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Producing content for mobile devices raises the issue of testing the content in a situation as close as possible to the reality. Most of the time, you’ll only test the HTML 5 output of Captivate only on the mobile device you own or, even worse, in the desktop version of an HTML 5 web browser. If you are a Mac user, there is an easy way to test the behavior of your Captivate HTML 5 content on iOS devices, without even owning such a device.

The secret behind the strange title of this post is a small application called the iOS Simulator. The iOS simulator is part of a larger package called xCode.

Installing xCode

Xcode is a suite of software development tools developed by Apple. These tools are used by the developers to create both desktop applications for Mac OS X and mobile native applications for iOS. The main tool of the suite is an IDE (Integrated Development Environment) also named xCode.

This is the xCode IDE interface. xCode is the main application of the xCode Package

But the xCode package contains much more than the xCode IDE. One of the other app included in the suite is the iOS simulator that we will use to test the HTML 5 output of our Captivate project.

The xCode package is available for free in the Mac App Store, so downloading and installing is should be very easy!

Download XCode
Xcode is available for free in the Mac App Store

Accessing the iOS simulator

The xCode package as downloaded from the Mac App store is a single .app file. To access the iOS Simulator that lies within this package, we will take advantage of the Forked file system of Mac os X.

Don’t get fooled by the apparent simplicity of the application files you download from the Mac App store. An .app file is actually a folder, not a file. The forked file system makes it look like a single file hiding its true complexity to the user.

Mac OS offers a simple way to open the .app folder and browse its content. Simply right click on a .app file and choose Show Package Content in the contextual menu.

Right click on an .app file and choose Show Package Content to access the inside of the .app Package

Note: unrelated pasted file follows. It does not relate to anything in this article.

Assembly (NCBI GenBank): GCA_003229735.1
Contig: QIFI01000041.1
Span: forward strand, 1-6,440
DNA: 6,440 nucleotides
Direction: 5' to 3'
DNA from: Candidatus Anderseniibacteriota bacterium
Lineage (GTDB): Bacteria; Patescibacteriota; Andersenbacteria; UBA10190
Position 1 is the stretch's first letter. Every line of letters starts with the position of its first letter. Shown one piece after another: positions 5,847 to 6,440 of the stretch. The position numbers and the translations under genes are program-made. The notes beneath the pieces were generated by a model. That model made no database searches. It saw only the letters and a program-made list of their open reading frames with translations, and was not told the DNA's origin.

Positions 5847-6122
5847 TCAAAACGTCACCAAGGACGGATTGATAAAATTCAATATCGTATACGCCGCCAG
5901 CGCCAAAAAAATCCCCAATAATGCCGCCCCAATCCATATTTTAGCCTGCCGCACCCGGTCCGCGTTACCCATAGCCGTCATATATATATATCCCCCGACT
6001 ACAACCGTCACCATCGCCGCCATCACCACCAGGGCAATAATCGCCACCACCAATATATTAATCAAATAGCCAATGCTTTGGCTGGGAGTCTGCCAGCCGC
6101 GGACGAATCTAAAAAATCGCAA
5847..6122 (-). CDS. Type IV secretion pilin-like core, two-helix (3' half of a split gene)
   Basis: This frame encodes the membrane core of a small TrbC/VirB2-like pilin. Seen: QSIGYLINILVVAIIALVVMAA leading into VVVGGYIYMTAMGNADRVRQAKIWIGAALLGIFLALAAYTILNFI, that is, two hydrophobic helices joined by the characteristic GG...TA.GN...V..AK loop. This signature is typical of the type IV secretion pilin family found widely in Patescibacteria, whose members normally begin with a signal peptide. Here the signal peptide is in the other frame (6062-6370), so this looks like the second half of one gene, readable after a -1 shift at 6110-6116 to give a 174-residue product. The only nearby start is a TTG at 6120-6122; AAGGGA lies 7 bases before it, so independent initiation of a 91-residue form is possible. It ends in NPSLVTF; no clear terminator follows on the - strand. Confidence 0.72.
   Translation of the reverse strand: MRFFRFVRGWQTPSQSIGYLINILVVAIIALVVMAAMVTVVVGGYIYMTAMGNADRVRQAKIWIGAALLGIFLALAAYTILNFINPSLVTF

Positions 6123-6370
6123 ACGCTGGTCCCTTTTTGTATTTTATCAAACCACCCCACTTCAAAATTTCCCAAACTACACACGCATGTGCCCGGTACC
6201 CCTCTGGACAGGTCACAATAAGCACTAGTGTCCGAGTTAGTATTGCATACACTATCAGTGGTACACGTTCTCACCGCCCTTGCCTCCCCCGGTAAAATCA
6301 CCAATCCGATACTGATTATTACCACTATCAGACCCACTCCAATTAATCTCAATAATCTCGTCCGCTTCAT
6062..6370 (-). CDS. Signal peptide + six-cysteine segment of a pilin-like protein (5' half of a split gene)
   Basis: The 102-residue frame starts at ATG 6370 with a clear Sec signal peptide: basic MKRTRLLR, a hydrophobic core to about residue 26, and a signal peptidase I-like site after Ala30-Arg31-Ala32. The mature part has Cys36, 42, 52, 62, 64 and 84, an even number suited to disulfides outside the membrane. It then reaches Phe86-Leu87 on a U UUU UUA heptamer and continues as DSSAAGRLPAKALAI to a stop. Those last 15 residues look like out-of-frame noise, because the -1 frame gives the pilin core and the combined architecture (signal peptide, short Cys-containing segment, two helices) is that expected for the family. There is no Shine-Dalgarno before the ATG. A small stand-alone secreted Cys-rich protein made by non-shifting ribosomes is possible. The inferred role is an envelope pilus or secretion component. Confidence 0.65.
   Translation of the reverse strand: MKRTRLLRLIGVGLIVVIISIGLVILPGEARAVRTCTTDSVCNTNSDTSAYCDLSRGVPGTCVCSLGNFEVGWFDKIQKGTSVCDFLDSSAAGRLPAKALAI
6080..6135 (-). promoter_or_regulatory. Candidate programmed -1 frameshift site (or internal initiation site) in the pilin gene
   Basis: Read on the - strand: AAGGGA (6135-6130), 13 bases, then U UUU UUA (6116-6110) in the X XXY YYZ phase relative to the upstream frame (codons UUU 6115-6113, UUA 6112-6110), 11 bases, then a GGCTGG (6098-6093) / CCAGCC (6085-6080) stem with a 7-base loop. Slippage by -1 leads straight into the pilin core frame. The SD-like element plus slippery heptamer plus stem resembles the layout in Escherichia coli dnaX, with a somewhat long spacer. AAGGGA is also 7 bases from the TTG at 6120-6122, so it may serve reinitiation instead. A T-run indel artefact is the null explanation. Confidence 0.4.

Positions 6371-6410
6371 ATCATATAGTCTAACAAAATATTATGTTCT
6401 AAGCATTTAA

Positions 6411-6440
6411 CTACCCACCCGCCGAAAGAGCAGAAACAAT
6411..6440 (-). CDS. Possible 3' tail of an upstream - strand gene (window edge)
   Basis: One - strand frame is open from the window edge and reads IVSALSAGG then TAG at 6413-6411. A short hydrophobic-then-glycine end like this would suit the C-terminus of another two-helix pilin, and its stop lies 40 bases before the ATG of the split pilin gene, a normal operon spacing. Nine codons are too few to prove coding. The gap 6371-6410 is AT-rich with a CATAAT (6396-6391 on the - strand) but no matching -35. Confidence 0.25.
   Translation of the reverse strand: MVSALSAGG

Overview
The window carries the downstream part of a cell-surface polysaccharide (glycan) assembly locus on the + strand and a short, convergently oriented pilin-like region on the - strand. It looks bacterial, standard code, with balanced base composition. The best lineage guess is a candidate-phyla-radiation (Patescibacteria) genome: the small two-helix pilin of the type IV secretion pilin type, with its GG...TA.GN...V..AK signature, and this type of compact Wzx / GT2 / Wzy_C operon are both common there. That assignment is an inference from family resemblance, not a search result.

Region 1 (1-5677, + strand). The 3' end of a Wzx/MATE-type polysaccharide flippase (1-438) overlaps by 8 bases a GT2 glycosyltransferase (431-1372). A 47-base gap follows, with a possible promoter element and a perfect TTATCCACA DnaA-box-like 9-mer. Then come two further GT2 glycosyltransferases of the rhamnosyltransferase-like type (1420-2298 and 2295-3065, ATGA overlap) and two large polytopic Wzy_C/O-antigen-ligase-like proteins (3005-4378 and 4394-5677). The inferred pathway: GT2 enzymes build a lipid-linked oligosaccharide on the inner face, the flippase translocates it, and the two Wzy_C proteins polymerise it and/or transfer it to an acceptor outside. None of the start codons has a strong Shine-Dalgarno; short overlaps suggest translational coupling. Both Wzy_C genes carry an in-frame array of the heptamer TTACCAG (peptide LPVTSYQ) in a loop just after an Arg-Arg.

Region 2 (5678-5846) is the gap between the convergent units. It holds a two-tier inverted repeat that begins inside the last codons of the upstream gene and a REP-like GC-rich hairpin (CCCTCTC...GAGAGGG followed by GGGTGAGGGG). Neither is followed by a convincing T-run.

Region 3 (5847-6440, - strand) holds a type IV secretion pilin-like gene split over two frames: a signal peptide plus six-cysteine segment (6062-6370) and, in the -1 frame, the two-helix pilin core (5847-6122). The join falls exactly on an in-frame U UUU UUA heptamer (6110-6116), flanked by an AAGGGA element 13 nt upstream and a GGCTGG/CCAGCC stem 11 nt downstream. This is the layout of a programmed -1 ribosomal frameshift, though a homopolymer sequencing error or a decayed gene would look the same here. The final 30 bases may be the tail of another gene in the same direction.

Once in the xCode.app package, it is easy to locate the iOS Simulator application and to create an Alias to make it easily accessible.

The process of accessing the iOS simulator is described in the following general steps

  • Download xCode.app from the Mac App store (it is a 3.5 GB download, so be patient!)
  • Right click on xCode.app and choose Show Package Content.
  • Once inside the .app package go to the /Contents/Developer/Platforms/iPhoneSimulator.platform/Developer/Applications
  • Right click iOS Simulator.app and make an alias
  • Move the alias to the /Applications folder for easy access to the iOS Simulator

This process is described in the following video.

This is where the whole thing comes together! Simply test your HTML 5 content in a regular desktop browser, then, copy-paste the URL of your application in the virtual Mobile Safari browser of the simulated iOs device as described in the following video

Conclusion

Thanks to the iOS Simulator, it is easy (and cheap) to test your Captivate HTML 5 content on an iPhone or an iPad in various situations without actually owning these expensive devices.

Unfortunately, xCode is not available on Windows, so this technique is only available to Mac users.

Similar tools exist for Android, Windows Phone and Blackberry devices. I will try to describe them in future blog posts. In the meantime, don’t hesitate to share your tips, tricks and tools on testing the HTML 5 output of Captivate for Mobile devices in the Comments section of this post.


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